Joao da Cruz Cardoso – The recent agreement between Timor-Leste and China to upgrade their bilateral relations to a comprehensive strategic partnership draws plenty of reactions.
Many speculated about what the agreement means for the political and security situation in the Asia-Pacific, particularly for Timor-Leste's close neighbor Australia, which sees the region as its sphere of influence. Seen through that lens, the upgrade has been interpreted as "giving two fingers" to Canberra in "the classic ploy of the weak state." Timor-Leste is branded as "playing the China card" to get a better deal from Australia.
The view from Timor-Leste itself is quite different.
Over the years, Dili's foreign policy has been guided by the goal of collaborative and friendly relations with the immediate neighboring countries and those beyond to ensure the young country's survival and development. During the swearing-in ceremony of the Ninth Constitutional Government in July this year, Prime Minister Xanana Gusmao said that "for Timor-Leste, there are no allies or enemies; everyone will be only and only friends."
Timor-Leste has always forged good relations with all countries while maintaining the principles of independence and sovereignty. In this increasingly complex geopolitical situation, it is difficult for small countries like Timor-Leste to navigate through the rivalry between world's major powers without the risks of its actions being misinterpreted. But what does this strategic partnership really mean for Timor-Leste?
To understand Dili's outreach to China, one needs to look at the current state of development in Timor-Leste and the challenges it faces. In the last 15 years or so, Timor-Leste has mainly relied on the money from its oil resources to develop the economy, which the government uses to finance its activities – creating a unique situation where economic activities in the country are driven by state expenditure. An official government report indicates that a total revenue of $508.5 million was generated in 2020, of which 80 percent came from oil revenues. This shows that Timor-Leste has underdeveloped non-oil sectors and weak private actors to raise domestic revenues, which could help the country move away from its oil dependency.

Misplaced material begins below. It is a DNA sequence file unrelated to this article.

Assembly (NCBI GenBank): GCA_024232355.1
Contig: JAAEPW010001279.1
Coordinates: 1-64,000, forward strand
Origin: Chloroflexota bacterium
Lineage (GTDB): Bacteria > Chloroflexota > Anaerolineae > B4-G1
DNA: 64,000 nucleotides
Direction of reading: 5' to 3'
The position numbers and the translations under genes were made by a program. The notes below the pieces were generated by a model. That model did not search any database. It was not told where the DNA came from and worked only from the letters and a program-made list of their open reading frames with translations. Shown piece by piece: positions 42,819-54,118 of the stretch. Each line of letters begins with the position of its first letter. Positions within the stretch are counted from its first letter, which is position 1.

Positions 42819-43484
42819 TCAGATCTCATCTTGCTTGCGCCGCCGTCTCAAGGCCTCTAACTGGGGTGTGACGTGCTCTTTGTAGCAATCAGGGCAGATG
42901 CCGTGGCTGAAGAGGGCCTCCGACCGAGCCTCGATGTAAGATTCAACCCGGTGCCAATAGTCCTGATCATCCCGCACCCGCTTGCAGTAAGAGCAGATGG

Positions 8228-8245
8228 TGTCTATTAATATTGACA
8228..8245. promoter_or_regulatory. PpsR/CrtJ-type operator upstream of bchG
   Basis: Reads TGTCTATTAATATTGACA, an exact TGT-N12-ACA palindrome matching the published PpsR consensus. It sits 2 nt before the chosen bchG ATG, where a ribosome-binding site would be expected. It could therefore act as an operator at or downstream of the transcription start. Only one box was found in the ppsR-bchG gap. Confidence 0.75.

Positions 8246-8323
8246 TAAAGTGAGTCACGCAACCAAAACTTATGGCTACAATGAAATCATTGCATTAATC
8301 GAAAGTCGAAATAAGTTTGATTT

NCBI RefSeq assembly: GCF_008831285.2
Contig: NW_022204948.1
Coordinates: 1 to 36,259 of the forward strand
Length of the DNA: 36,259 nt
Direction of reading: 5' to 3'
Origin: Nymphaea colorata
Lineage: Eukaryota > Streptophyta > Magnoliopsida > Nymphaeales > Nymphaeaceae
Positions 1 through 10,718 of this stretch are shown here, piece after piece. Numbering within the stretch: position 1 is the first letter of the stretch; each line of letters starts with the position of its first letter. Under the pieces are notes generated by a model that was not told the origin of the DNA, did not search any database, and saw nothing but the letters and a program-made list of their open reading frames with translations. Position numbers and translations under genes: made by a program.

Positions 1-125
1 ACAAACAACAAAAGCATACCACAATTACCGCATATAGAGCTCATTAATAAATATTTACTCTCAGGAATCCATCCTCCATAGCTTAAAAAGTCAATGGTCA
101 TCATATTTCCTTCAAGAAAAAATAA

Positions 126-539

In addition, analysis of trade data from 2008 to 2021 shows that Timor-Leste imported goods worth $7.2 billion during that period, while its exports were worth a mere $613.4 million – exposing the country's extreme trade deficit. This trade deficit trend reveals Timor-Leste as an import dependent country, further highlighting its lack of domestic industries.
Early this year, President Jose Ramos-Horta raised questions about the country's failure "to create policies to develop and hold the nation together, with common, inclusive and sustainable vision" as well as the absence of detailed policy to achieve economic and social development goals envisioned in the Strategic Development Plan (SDP) 2011-2030. The questions are valid because although tremendous progress has been made, Timor-Leste still falls short in many key areas.
For example, information derived from the Population and Housing Census 2022 indicates a low employment to population ratio (only 34.9 percent), exposing low employment among the working-age population. That, in turn, reveals that Timor-Leste's economy is too underdeveloped to create jobs.